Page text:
Dr. Seuss’s Long-Lost Final Book Is about Art History

Featured on artsy.net

Six years ago, Audrey Geisel discovered a box in her home in La Jolla, California. It belonged to her late husband, Theodore, who was known affectionately by the world as his nom de plume, Dr. Seuss. Following his death in 1991, she had donated the bulk of his sketches, manuscripts, and other ephemera to the University of California, San Diego.

But Audrey had missed a box two decades earlier. There wasn’t a fox with this particular box, but there were two unfinished manuscripts for children’s stories. The first one, which was nearly completed, became the 2015 book What Pet Should I Get?; the other titled Horse Museum, will be published this September by Random House. The book was illustrated by Australian author Andrew Joyner, based on Dr. Seuss’s text, sketches, and notes. It arrives 9 months after Audrey passed away at age 97.

It’s likely that this is the last book from the mind of Ted Geisel. Because he spent a lifetime as an artist—from his early years as a political cartoonist, to his celebrated children’s books, to his secret nighttime painting practice—it’s only fitting that this story is an art history lesson for young readers.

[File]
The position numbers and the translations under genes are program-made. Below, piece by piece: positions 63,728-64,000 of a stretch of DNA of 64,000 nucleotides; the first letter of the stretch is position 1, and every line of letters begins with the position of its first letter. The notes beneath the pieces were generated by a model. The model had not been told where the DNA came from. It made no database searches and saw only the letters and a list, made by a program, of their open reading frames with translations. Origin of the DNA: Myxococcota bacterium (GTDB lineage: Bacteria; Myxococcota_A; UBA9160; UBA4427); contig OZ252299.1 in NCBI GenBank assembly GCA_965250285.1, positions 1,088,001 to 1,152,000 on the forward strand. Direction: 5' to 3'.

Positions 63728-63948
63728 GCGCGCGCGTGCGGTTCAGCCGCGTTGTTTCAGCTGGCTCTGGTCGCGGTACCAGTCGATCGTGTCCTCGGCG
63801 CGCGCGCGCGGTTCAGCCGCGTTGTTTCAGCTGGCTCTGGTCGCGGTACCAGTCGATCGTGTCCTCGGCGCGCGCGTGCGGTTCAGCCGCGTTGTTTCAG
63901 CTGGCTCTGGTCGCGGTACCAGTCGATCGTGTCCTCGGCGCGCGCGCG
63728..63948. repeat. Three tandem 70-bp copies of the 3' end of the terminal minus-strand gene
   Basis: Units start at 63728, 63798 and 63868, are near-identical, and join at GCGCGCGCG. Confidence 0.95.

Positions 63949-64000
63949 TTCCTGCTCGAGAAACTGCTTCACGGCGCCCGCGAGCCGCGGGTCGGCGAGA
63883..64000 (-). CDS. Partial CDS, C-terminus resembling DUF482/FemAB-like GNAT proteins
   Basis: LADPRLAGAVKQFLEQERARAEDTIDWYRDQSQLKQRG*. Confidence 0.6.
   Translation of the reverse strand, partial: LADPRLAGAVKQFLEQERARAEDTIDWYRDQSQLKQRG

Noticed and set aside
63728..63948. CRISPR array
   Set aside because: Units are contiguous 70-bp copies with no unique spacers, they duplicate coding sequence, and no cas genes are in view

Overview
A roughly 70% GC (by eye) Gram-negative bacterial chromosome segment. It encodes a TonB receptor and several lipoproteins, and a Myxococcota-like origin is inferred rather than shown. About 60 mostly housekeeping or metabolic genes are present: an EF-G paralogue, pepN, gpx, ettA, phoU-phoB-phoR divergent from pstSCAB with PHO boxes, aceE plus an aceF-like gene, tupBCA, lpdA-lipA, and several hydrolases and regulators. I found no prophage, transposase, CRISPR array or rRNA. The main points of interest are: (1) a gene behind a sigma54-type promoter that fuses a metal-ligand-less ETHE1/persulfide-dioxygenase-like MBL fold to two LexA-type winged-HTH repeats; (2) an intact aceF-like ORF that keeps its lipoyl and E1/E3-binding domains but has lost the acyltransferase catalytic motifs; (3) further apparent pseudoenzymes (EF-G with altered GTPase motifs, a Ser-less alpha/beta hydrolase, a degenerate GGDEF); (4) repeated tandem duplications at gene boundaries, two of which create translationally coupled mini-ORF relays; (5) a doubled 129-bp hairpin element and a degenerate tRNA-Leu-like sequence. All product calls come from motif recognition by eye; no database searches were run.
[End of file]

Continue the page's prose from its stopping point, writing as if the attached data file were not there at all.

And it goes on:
Publisher Cathy Goldsmith, who worked with Geisel on art direction for his last six books, said she was initially surprised to discover the manuscript was about a horse who guides children on a tour through an imaginary art museum, which only exhibits famous equine-based artworks. “Ted didn’t draw horses very often. He drew cats, he drew dogs, he drew cows,” she said. “[But] when you think about it, it makes perfect sense for this project.”

Horse Museum opens with the heady question: “Art. What’s it all about?” Geisel envisioned using horses as an entryway to introduce artistic interpretation; specific art movements; and the fundamental qualities of art, such as lines, colors, and materials. Horses, after all, have been a universal subject, spanning prehistoric cave art, antiquity, indigenous tapestry, European painting, early photography, and modern art.

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